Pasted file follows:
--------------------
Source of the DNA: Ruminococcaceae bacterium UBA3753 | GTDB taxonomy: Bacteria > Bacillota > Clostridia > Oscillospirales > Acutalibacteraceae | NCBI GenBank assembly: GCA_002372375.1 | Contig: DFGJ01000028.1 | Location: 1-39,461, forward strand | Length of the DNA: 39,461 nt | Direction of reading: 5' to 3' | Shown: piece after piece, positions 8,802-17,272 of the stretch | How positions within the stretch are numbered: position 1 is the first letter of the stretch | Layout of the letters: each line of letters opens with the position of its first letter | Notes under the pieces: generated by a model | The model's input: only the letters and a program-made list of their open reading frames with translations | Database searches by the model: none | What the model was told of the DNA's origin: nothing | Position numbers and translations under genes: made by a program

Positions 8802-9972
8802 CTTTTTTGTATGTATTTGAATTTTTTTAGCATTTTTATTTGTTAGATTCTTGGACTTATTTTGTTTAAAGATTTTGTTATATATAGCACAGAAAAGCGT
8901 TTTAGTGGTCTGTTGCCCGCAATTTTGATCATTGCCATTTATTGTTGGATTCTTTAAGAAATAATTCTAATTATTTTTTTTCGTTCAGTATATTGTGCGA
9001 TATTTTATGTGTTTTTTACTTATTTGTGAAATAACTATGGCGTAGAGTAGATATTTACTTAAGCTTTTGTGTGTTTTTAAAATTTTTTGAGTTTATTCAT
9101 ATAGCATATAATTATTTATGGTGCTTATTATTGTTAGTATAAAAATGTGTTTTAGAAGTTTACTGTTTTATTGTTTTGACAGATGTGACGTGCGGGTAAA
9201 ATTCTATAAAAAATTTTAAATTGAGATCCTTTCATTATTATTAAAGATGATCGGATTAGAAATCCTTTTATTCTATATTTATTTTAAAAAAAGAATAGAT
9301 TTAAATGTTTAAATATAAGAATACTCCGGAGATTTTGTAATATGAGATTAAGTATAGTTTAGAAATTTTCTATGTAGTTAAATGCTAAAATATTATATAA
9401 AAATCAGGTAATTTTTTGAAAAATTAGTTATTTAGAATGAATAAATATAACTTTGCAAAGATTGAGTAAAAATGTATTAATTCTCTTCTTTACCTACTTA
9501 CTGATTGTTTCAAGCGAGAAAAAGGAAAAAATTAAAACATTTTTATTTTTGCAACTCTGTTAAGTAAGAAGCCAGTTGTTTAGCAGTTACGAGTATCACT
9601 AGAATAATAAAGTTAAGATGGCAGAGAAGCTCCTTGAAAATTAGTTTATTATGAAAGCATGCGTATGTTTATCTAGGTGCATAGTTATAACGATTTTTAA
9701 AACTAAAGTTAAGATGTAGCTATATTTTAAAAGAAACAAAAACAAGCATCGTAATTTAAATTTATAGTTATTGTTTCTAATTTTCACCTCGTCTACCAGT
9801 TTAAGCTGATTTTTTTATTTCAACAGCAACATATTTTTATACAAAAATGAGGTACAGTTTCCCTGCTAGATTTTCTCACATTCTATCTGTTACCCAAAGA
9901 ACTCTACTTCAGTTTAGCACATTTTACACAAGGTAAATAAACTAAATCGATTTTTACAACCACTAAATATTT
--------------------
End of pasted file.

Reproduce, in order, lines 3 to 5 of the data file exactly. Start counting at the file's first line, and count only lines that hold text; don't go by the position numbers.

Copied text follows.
8802 CTTTTTTGTATGTATTTGAATTTTTTTAGCATTTTTATTTGTTAGATTCTTGGACTTATTTTGTTTAAAGATTTTGTTATATATAGCACAGAAAAGCGT
8901 TTTAGTGGTCTGTTGCCCGCAATTTTGATCATTGCCATTTATTGTTGGATTCTTTAAGAAATAATTCTAATTATTTTTTTTCGTTCAGTATATTGTGCGA
9001 TATTTTATGTGTTTTTTACTTATTTGTGAAATAACTATGGCGTAGAGTAGATATTTACTTAAGCTTTTGTGTGTTTTTAAAATTTTTTGAGTTTATTCAT